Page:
Saturday, August 8, 2009
Collaboration with Carson
I find it very comforting to know how collaborative human beings are. We enter this world completely alone on an individual journey and we leave completely alone on a similar individual journey. Between those two primal events, we live our lives.
During the course of our lives we are continuously affected by others. We travel along a path with specific people for the predominance of our lives, while others touch us for mere instances. The great part is that everyone creates an effect. My 4-year-old son has taught me to look at these effects differently.
Carson loves apple juice. My two older daughters loved grape juice at his age, but he’s been a fan of apple juice since he was a toddler. We are a frugal family so we buy juice in the frozen concentrate containers and make it ourselves in this really cool pitcher. The pitcher has a handle on the top of the cover that can be pulled up and pushed down in a plunger motion. The insert attached moves up and down inside the juice container creating a swirling affect and mixing the juice. It’s one of those great inventions I wish I had created.
Ever since Carson was big enough to hold the empty container, he’s wanted to make the juice himself. He pulls his stool up to the freezer door, pulls down a frozen juice container and sets it on the kitchen island to thaw. For the next 30 minutes he asks, “Is it ready yet Dad? Is it ready yet? Is it ready yet? How about now? Is it ready now?” He’s learning patience.
Once it’s ready, Carson puts the pitcher on the table and opens up the juice container. He pours the concentrate into the pitcher, and then fills the now empty juice container with water from the faucet. He dumps the water into the pitcher with the concentrate and repeats this until the pitcher is full.
“It’s done Dad; oh wait. It needs just a little more,” he states with excitement, his little eyes wide open and focused on the next bit of water trying to ensure he doesn’t spill any.
When the container is finally filled to his satisfaction, I put the top on that has the little plunger part. “Can I do it Dad?” Carson begs.
“You bet.” He pulls the plunger up and down watching the water and juice mix together with bubbles and splashes of golden light mixing as well.
I think the enjoyment of making the juice is more satisfying to him than actually drinking it. I enjoy the process and the time with him. But as he enjoys the achievement gaining responsibility and having fun, I enjoy the lesson.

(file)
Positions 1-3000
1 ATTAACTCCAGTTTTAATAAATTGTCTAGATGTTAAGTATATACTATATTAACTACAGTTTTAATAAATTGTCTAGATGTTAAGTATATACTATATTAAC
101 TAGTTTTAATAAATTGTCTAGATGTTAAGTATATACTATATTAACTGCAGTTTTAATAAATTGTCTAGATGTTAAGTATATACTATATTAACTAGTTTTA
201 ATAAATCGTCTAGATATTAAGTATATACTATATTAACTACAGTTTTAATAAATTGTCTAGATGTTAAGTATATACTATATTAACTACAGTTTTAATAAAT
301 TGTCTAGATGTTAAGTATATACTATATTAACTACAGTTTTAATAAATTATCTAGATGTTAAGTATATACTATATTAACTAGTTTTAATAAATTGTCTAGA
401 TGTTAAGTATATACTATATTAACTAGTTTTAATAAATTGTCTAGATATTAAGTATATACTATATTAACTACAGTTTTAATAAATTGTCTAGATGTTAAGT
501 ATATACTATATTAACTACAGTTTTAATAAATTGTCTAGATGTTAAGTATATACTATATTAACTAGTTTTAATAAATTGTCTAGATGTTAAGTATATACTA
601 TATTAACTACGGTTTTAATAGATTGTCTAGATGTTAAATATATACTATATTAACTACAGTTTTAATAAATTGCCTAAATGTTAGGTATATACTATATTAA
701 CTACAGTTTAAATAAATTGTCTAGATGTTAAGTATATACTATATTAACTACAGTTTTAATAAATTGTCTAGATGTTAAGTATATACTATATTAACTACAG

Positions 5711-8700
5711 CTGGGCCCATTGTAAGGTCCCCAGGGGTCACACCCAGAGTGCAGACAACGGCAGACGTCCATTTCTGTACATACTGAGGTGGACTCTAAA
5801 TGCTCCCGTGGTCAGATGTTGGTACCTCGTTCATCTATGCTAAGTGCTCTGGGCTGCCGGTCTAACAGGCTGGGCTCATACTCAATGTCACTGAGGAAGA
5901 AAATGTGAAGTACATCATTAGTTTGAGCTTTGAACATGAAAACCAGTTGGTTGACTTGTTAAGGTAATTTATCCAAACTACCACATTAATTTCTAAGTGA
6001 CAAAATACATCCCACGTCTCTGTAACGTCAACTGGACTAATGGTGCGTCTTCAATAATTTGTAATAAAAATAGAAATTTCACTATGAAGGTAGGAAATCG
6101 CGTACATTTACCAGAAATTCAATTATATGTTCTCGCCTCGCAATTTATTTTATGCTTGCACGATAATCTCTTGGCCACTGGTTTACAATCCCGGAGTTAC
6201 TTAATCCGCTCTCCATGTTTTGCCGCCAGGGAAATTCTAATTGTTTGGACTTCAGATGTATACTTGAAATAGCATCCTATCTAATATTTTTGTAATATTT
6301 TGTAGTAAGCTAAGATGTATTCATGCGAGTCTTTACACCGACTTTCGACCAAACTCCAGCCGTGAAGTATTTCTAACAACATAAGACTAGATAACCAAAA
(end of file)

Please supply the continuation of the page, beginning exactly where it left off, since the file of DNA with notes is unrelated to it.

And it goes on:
As we pour the water from the juice container into the pitcher of juice, I watch the two components interact and mix. I notice that once the water from the container is poured into the pitcher, there is no way to separate the water out again. Surely, you can evaporate the water and see the remains like the old grade school science project of mixing sugar and water then letting it evaporate with a string in the mix. The string becomes caked with sugar once the water has evaporated.
What I mean is that you cannot pour the contents of the pitcher back into the juice container and get out the exact water molecules and only those molecules that you just poured into the pitcher. Once water from a cup is poured into other water, it cannot be separated. Even if you pour colored water into a clear water pitcher, you cannot extract the exact colored water again. You can see the separate colors but you cannot dip the cup back in and pull out only the colored water. It mixes instantaneously and cannot be extracted. That’s what collaboration and networking are about.
Throughout our lives we ‘mix’ with many people. We do this intentionally at times and seemingly by accident at other times. We never really know what that other person has to teach us, but whatever it is, we find that we are never the same again. We cannot be. Just like the water cannot be separated, we cannot pull out the lesson or the memory of that instance. We can avoid it, try to forget it, but our subconscious, powerful minds will store that and keep it with us. We cannot reach in and pull the memory out like we can delete the page from our computers. Learning to leverage the collaboration process is one mark of successful people.
As we mix with others, we can add too much of ourselves and try to dominate them. We can add too little and not provide the benefit they need and we have in abundance. We can mix the wrong way – too violently or too passively – causing the messages to be missed. Then there are the wonderful moments when we mix exquisitely with another and teach both an incredible lesson. I have been fortunate to mix just that way recently with many new teachers.
Every time I make juice or just pour a glass of water, I will think about all the people I will meet today who will become a part of my life. I will think about how I will become a part of their lives. And I’ll think about how I will win the lottery with how we will mix.